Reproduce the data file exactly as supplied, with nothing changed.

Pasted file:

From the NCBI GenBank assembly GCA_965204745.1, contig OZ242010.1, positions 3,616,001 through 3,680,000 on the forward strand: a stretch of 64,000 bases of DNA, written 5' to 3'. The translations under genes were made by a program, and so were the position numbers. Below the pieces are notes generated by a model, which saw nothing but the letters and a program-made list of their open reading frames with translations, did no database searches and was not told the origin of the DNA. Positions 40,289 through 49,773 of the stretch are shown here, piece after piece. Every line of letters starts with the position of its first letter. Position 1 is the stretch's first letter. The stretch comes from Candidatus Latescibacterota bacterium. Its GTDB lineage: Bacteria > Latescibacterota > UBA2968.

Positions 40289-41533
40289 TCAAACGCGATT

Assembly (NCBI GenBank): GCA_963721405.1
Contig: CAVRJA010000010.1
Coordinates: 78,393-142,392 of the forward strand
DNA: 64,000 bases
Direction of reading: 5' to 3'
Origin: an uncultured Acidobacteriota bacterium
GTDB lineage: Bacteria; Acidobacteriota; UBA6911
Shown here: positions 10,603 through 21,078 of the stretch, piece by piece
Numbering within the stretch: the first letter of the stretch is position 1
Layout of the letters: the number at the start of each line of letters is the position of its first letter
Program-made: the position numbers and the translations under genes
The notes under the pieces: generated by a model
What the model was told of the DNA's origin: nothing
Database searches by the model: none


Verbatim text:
From the NCBI GenBank assembly GCA_965204745.1, contig OZ242010.1, positions 3,616,001 through 3,680,000 on the forward strand: a stretch of 64,000 bases of DNA, written 5' to 3'. The translations under genes were made by a program, and so were the position numbers. Below the pieces are notes generated by a model, which saw nothing but the letters and a program-made list of their open reading frames with translations, did no database searches and was not told the origin of the DNA. Positions 40,289 through 49,773 of the stretch are shown here, piece after piece. Every line of letters starts with the position of its first letter. Position 1 is the stretch's first letter. The stretch comes from Candidatus Latescibacterota bacterium. Its GTDB lineage: Bacteria > Latescibacterota > UBA2968.

Positions 40289-41533
40289 TCAAACGCGATT

Assembly (NCBI GenBank): GCA_963721405.1
Contig: CAVRJA010000010.1
Coordinates: 78,393-142,392 of the forward strand
DNA: 64,000 bases
Direction of reading: 5' to 3'
Origin: an uncultured Acidobacteriota bacterium
GTDB lineage: Bacteria; Acidobacteriota; UBA6911
Shown here: positions 10,603 through 21,078 of the stretch, piece by piece
Numbering within the stretch: the first letter of the stretch is position 1
Layout of the letters: the number at the start of each line of letters is the position of its first letter
Program-made: the position numbers and the translations under genes
The notes under the pieces: generated by a model
What the model was told of the DNA's origin: nothing
Database searches by the model: none